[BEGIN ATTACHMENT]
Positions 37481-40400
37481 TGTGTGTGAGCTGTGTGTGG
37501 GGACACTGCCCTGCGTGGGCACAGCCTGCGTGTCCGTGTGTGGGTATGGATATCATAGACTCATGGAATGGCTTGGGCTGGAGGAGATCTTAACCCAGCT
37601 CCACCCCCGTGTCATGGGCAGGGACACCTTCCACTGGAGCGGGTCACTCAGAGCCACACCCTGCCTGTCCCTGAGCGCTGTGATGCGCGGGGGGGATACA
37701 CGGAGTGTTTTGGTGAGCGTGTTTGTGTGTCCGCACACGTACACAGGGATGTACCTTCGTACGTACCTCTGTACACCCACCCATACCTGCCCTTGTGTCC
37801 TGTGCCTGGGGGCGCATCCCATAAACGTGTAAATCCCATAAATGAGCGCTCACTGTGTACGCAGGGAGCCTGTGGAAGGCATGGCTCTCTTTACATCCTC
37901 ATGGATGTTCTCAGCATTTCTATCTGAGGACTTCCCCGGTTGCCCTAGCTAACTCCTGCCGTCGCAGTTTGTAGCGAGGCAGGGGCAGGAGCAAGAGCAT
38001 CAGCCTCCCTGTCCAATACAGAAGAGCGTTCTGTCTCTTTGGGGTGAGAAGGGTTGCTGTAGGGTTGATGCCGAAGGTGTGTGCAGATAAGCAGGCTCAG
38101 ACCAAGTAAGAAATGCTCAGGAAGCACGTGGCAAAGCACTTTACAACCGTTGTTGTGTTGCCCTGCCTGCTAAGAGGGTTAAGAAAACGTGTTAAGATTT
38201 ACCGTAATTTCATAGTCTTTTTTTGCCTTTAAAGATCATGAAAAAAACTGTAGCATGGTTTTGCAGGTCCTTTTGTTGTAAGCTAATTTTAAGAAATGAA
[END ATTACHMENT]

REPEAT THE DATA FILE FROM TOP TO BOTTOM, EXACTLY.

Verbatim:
Positions 37481-40400
37481 TGTGTGTGAGCTGTGTGTGG
37501 GGACACTGCCCTGCGTGGGCACAGCCTGCGTGTCCGTGTGTGGGTATGGATATCATAGACTCATGGAATGGCTTGGGCTGGAGGAGATCTTAACCCAGCT
37601 CCACCCCCGTGTCATGGGCAGGGACACCTTCCACTGGAGCGGGTCACTCAGAGCCACACCCTGCCTGTCCCTGAGCGCTGTGATGCGCGGGGGGGATACA
37701 CGGAGTGTTTTGGTGAGCGTGTTTGTGTGTCCGCACACGTACACAGGGATGTACCTTCGTACGTACCTCTGTACACCCACCCATACCTGCCCTTGTGTCC
37801 TGTGCCTGGGGGCGCATCCCATAAACGTGTAAATCCCATAAATGAGCGCTCACTGTGTACGCAGGGAGCCTGTGGAAGGCATGGCTCTCTTTACATCCTC
37901 ATGGATGTTCTCAGCATTTCTATCTGAGGACTTCCCCGGTTGCCCTAGCTAACTCCTGCCGTCGCAGTTTGTAGCGAGGCAGGGGCAGGAGCAAGAGCAT
38001 CAGCCTCCCTGTCCAATACAGAAGAGCGTTCTGTCTCTTTGGGGTGAGAAGGGTTGCTGTAGGGTTGATGCCGAAGGTGTGTGCAGATAAGCAGGCTCAG
38101 ACCAAGTAAGAAATGCTCAGGAAGCACGTGGCAAAGCACTTTACAACCGTTGTTGTGTTGCCCTGCCTGCTAAGAGGGTTAAGAAAACGTGTTAAGATTT
38201 ACCGTAATTTCATAGTCTTTTTTTGCCTTTAAAGATCATGAAAAAAACTGTAGCATGGTTTTGCAGGTCCTTTTGTTGTAAGCTAATTTTAAGAAATGAA